Conférence scientifique du vendredi midi › Heart regeneration with human pluripotent stem cel
- Michael Laflamme, MD, PhD
- Chaire Robert McEwen en médecine régénératrice cardiaque, scientifique principal, Institut de recherche sur les cellules souches McEwen, Réseau universitaire de la santé
- Professeur agrégé, Département de médecine de laboratoire et de pathobiologie, Université de Toronto
Scientific Conference of Friday Noon › Heart regeneration with human pluripotent stem cells & Ischemic heart disease remains the leading cause of death in Canada and worldwide. Modern medical management has improved the prognosis of patients after myocardial infarction (MI), but existing therapies are largely aimed at slowing disease progression rather than restoring lost contractile function. My laboratory is focused on developing novel therapies for post-MI heart failure based on human pluripotent stem cells (hPSCs) because hPSCs are the only stem cell type capable of differentiating into large quantities of phenotypically unambiguous cardiomyocytes. Our goal is to restore the electrical and contractile function of injured hearts by “remuscularizing” the infarct scar with hPSC-derived cardiomyocytes.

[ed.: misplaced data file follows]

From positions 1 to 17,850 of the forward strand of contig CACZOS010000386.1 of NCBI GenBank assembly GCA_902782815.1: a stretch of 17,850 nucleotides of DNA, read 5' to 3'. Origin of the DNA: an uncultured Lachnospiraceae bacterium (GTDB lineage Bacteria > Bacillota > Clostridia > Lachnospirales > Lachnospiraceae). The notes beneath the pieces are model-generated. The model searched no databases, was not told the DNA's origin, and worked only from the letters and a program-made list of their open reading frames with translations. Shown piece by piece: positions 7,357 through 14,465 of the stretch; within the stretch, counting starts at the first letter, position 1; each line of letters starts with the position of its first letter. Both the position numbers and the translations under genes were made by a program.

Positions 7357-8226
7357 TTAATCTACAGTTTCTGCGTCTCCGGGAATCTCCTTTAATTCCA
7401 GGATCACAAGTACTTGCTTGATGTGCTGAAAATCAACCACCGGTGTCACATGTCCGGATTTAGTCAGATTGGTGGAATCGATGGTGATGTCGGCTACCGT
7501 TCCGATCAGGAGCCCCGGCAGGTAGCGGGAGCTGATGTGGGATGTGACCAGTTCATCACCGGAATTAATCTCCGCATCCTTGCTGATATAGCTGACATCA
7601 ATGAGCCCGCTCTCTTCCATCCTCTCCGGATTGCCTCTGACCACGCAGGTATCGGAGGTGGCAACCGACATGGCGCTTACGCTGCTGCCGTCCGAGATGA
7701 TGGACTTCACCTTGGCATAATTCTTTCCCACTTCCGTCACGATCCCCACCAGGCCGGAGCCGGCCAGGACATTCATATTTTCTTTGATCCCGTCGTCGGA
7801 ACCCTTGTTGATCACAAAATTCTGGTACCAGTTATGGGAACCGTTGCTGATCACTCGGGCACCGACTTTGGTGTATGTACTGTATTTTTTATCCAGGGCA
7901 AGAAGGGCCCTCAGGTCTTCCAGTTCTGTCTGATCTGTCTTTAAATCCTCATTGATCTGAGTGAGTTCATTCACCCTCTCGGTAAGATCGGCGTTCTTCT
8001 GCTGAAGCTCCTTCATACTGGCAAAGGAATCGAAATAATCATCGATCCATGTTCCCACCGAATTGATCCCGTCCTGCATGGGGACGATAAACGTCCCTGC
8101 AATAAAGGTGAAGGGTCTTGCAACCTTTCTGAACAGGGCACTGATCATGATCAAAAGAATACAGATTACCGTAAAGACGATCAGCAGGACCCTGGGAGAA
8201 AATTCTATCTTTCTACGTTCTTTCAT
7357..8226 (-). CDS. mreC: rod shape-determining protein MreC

Our laboratory has already made a number of important advances in this area, including the development of efficient protocols to guide hPSCs into cardiomyocytes and specialized cardiac subtypes, proof-of-concept transplantation studies with hPSC-derived cardiomyocytes in rodent MI models, and the first direct demonstration that hPSC-derived cardiomyocytes can become electrically integrated and activate synchronously with host myocardium in injured hearts. Our ongoing work builds on these successes and is bringing us closer to a viable cell therapy. Current projects in the lab include 1) developing scalable approaches to promote the maturation of hPSC-derived cardiomyocytes in vitro, 2) creating and validating new tools to characterize the electrical behavior of hPSC-derived cardiac grafts in vivo, 3) exploring novel pharmacological and gene-engineering approaches to improve host-graft electromechanical integration and graft electrophysiological function, and 4) testing the efficacy and safety of hPSC-derived cardiomyocyte transplantation in highly relevant preclinical MI models.